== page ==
Sure I get it. It's a busy time of year. They have other commitments, other assignments for other courses that are worth more. They have family problems. Work. Other issues which I don't even know about. So it's not a personal thing and I'm trying not to take it personally.

In fact, I experience this "weighing" and "worth" by students all the time. In another course where I teach television news reporting to senior year students, if they have a big project due in my class worth 16%, and one worth 12% in another class, but that one is a print story, they probably will do the print story first, and on time, because it's easier for them, then do the TV story late, because this video story requires lugging gear around, editing, booking cameras, fighting with Final Cut Pro, and writing. This is especially true if they don't see themselves using video skills in their careers (this is a mistaken belief, by the way.)

But not coming to class unless it's "worth" something for marks? Well, what does "worth" mean?

You can learn a lot of "worthy" things in classroom discussions, from interaction with peers, and hearing from a mentor who has experience and advice to share with up-and-coming rookies in the profession.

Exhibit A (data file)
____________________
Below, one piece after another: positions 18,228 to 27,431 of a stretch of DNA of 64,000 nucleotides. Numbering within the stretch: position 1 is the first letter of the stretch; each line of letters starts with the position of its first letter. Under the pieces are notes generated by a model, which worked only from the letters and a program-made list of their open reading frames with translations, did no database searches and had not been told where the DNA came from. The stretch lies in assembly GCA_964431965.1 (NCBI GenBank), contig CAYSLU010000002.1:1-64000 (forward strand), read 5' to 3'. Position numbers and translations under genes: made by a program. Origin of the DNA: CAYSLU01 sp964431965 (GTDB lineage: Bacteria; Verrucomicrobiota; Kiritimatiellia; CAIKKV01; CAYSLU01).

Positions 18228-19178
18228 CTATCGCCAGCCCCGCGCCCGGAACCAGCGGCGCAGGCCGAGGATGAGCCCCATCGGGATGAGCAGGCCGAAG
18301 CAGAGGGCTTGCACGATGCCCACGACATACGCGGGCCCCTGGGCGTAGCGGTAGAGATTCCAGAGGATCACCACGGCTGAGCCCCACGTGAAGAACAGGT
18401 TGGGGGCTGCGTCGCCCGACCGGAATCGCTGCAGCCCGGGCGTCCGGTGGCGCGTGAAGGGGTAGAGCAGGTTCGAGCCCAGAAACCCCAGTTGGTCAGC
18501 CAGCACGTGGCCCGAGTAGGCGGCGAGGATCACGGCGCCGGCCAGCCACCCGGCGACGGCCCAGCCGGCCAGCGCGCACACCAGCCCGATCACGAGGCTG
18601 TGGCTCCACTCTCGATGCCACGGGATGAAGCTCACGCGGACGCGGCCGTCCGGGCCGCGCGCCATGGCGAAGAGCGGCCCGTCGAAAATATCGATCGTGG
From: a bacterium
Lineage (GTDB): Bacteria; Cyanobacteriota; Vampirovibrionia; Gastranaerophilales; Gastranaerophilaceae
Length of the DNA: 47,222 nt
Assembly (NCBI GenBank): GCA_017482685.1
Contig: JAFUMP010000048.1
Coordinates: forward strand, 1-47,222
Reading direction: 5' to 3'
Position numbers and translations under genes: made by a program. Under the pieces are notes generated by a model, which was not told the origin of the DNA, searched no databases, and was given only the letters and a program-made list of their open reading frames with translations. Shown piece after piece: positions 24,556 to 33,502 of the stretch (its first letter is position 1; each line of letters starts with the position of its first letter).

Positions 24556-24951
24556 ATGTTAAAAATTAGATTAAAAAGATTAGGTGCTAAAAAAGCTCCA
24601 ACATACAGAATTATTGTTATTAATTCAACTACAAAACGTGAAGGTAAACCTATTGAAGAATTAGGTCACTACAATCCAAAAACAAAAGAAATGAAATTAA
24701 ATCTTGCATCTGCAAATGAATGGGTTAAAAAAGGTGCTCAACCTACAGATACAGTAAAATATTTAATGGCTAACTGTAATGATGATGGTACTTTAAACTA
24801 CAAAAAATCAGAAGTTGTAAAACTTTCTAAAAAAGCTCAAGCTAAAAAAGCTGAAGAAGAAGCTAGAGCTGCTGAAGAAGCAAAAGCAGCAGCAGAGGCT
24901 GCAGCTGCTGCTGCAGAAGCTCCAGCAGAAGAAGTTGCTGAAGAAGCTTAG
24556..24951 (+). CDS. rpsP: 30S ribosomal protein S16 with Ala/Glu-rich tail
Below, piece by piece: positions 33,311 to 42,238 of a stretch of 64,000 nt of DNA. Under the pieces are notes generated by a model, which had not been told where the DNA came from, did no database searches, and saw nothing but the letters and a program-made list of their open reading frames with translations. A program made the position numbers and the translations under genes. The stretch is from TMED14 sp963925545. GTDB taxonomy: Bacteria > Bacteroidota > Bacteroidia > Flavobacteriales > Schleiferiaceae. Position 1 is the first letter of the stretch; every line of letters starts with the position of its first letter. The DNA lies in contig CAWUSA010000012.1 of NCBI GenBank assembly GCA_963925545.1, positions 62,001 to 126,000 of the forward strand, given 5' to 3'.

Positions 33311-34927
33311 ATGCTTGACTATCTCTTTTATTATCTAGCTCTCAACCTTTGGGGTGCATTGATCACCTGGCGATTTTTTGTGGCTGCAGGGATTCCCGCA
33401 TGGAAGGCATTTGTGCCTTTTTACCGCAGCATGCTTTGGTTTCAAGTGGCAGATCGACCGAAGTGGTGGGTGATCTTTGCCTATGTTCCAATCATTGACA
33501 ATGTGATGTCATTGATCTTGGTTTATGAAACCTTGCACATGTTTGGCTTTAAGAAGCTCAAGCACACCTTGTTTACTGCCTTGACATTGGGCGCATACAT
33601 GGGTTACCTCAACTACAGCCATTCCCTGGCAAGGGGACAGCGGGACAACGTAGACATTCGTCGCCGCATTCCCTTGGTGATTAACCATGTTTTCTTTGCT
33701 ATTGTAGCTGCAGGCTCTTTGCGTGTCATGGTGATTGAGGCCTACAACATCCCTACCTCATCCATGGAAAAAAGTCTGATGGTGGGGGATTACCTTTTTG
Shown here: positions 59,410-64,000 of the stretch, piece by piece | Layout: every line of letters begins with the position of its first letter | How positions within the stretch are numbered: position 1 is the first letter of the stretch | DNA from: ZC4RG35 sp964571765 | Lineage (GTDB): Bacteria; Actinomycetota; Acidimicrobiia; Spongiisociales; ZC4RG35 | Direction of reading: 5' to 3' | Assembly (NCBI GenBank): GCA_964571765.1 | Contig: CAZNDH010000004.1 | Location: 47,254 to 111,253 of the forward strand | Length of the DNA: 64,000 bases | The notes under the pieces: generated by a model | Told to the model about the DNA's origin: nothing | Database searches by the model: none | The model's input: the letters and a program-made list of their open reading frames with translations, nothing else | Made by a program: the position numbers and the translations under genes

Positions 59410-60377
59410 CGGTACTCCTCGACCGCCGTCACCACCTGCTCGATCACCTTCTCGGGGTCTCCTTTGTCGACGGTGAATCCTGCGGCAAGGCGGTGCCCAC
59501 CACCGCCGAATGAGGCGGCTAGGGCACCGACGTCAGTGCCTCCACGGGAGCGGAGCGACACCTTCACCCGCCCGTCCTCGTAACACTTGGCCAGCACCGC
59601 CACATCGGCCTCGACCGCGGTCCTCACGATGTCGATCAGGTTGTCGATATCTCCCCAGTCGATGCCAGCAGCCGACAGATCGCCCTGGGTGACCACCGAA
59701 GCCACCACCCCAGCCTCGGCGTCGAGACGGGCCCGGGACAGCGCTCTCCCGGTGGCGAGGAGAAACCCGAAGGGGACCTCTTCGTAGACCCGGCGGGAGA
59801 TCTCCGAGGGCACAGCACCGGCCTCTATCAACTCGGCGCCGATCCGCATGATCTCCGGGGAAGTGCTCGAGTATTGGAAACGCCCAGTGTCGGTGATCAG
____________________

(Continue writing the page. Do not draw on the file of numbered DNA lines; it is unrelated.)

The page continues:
Marks don't matter in the outside world, where you might be asked to take out someone's cancerous tumour, but if you didn't come to class to learn how to do the proceedure while you were in med school, and you didn't do the reading because no marks were attached, well, then, what was the "worth" of that session you missed? A lot. Especially to the patient.

If a famous actor was teaching a class on character, but there were no marks attached to one particular exercise, would it be "worth" it for the student to come and do the exercise anyway? So that when the student acts in their next film, or stage production, they will have learned one way to expand and grow as an actor, and put it to good use?

I am sad that for some students, worth is measured only in marks.

I am also incredulous that when a student who has chosen not to come to class, somehow they or their colleagues think it is acceptable for them to phone up during class to inquire of each other whether they should come to class or not. And then have the chutzpah to ask the same question of me! Do they want me really, to give them my permission to skip? Are they really looking for a parent-figure who will penalize them if they don't show up?

It's like when my friend in high school showed me how to smoke. Afterward, I came home and informed my mother --proudly -- that I had just learned how to smoke. I remember my mother telling me that there are some things she'd rather she didn't know about.

This isn't high school. Students make choices. I understand that. But I just wish that when they make their choices, they realize they will have to live with the consequences...not because they lost marks, but because they lost something more important: learning.

Thursday, December 3, 2009

Covering Toronto City Hall "worst day of my life": journalism student